Keeping an eye on myopia during Myopia Awareness Week

Myopia, also known as short-sightedness, is a common eye condition that causes poor or blurry vision when looking at distant objects. It affects people all around the world, but it’s especially prevalent in children (check out this blurred vision simulator to see what vision for a myopic child would look like in a classroom).

Studies have predicted a worrisome increase in myopia worldwide. In 2010, around 28% of the world's population, or two billion people, had myopia. However, if current trends continue, by 2050, it's expected that myopia will affect about 50% of the global population, reaching a staggering five billion people.

If not treated, myopia can gradually get worse and can lead to blindness. Uncorrected myopia is the leading cause of blindness worldwide.

Myopia Awareness Week: “Keep an Eye on Myopia”

Myopia Awareness Week, held from May 22-26, is a special week that aims to shed light on the growing prevalence of myopia while highlighting the importance of early detection and preventive measures. Led by the Brien Holden Vision Institute (BHVI), the theme this year is “Keep an Eye on Myopia”, promoting the need to make myopia management essential for children, to aid in the global effort slow the progression of the condition.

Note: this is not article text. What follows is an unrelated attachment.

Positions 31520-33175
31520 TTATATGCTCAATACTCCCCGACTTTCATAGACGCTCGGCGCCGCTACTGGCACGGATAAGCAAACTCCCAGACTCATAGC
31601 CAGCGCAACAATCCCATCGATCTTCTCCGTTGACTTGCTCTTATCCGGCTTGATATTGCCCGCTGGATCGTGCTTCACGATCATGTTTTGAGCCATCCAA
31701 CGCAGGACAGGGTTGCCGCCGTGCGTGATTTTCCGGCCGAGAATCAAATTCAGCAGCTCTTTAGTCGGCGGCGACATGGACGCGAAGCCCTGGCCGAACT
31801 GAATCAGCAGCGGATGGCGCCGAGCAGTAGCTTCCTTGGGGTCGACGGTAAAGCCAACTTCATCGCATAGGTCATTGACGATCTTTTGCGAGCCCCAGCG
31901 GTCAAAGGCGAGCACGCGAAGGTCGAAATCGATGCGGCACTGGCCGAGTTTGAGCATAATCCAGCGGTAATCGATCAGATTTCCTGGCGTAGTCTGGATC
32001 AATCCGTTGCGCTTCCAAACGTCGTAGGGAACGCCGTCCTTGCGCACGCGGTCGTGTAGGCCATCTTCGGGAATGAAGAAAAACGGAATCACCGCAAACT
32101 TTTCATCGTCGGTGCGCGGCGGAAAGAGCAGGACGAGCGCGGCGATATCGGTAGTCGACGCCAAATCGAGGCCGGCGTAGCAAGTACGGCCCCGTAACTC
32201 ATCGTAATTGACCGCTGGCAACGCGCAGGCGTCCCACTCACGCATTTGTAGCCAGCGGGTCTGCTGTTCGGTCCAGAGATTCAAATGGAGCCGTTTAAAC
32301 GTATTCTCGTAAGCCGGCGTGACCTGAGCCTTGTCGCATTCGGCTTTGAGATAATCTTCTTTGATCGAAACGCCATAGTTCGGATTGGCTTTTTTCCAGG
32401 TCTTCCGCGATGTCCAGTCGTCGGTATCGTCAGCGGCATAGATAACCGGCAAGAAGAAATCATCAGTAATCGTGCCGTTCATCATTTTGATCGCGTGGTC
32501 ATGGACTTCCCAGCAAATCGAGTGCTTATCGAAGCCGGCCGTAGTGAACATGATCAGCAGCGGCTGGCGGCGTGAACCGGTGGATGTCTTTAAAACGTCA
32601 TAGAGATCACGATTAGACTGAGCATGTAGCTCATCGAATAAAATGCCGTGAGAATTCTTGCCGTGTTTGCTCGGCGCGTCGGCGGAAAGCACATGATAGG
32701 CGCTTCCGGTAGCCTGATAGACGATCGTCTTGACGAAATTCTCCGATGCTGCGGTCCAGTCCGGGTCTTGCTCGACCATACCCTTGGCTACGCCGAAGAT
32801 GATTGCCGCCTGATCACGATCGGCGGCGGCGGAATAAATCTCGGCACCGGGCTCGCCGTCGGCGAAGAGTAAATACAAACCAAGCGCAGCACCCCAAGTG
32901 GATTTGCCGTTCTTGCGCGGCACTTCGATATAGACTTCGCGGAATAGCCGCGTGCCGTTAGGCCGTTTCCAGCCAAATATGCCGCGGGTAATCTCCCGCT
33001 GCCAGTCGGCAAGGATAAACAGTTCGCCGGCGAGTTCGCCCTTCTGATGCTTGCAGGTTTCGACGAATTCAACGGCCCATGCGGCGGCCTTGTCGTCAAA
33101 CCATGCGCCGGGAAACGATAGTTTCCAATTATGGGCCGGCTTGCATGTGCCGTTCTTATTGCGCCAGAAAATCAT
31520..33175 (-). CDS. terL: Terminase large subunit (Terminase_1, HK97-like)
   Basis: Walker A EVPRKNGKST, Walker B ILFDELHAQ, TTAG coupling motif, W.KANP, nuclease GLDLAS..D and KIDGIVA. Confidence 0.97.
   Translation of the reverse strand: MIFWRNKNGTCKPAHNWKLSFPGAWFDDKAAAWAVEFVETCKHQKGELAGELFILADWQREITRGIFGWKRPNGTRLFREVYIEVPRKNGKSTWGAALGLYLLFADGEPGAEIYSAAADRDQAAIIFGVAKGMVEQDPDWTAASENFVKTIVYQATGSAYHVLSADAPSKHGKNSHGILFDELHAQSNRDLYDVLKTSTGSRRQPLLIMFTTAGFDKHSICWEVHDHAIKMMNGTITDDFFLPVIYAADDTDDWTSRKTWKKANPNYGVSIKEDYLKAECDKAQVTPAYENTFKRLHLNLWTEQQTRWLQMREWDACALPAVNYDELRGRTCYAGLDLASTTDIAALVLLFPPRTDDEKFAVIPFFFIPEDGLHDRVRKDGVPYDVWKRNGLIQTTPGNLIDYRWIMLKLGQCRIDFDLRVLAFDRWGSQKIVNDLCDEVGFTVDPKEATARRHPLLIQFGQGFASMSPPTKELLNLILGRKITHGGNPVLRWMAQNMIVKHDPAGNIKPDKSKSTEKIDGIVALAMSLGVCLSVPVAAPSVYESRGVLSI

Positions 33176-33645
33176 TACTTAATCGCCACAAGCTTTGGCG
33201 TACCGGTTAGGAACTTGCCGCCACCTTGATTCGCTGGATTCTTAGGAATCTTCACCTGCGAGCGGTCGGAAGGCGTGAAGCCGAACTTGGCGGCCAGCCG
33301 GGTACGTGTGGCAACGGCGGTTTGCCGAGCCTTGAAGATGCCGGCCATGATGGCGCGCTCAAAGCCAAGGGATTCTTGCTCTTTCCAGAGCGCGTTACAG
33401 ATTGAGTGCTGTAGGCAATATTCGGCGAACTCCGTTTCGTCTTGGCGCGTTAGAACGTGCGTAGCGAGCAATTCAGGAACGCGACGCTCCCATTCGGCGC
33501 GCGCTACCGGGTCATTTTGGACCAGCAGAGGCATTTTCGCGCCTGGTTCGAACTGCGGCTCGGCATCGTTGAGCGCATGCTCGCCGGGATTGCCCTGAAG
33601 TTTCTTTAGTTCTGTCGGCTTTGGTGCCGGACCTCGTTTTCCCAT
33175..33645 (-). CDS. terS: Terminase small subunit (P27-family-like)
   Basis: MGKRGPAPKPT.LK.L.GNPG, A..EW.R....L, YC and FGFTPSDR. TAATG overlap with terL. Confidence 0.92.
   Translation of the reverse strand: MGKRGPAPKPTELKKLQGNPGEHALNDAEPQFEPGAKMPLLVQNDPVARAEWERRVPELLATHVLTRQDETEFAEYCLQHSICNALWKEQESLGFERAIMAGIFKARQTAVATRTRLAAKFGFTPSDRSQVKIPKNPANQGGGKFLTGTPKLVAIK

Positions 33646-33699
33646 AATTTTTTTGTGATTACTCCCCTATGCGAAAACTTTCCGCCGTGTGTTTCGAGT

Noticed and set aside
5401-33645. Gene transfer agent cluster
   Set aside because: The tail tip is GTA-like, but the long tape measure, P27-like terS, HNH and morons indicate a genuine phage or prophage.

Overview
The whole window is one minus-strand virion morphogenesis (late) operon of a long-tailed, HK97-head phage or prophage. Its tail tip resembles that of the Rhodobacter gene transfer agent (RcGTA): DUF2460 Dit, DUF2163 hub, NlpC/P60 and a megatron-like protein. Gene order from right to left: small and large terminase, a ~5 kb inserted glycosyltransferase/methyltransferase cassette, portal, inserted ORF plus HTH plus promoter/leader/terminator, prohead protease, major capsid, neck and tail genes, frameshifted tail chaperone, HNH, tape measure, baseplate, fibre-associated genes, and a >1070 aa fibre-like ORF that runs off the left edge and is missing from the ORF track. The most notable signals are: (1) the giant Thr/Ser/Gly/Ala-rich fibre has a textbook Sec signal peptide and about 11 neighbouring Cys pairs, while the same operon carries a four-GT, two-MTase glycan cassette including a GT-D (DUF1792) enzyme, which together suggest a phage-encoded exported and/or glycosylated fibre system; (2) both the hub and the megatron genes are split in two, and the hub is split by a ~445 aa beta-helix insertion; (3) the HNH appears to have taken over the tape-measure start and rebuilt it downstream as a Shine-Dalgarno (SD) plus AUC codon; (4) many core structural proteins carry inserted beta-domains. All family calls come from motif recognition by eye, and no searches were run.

Myopia risk factors

According to the BHVI, two factors play a significant role in myopia: near work and education, as well as low outdoors time.

  1. Near work and education
    The greater the time spent on near work, the greater the risk of myopia – both onset and progression. In children of the same age, those who were in a higher class/grade at school (greater academic load) have a more myopic refractive error.
  2. Low outdoors time
    Those that spend less time outdoors are at significant risk of myopia. The International Myopia Institute recommends spending a minimum of 2 hours outdoors per day!

The importance of early intervention

Early detection and treatment are crucial for managing myopia, especially in children. While it cannot be reversed, several treatment options, from glasses and contact lenses to atropine eye drops, have been developed to help keep myopia from worsening and progressing. It’s important to chat through these different options with your child’s optometrist.

Optometry Australia recommends that all children have an eye exam before they start school and regular eye checks every two to three years after. To schedule an appointment with your local optometrist, .

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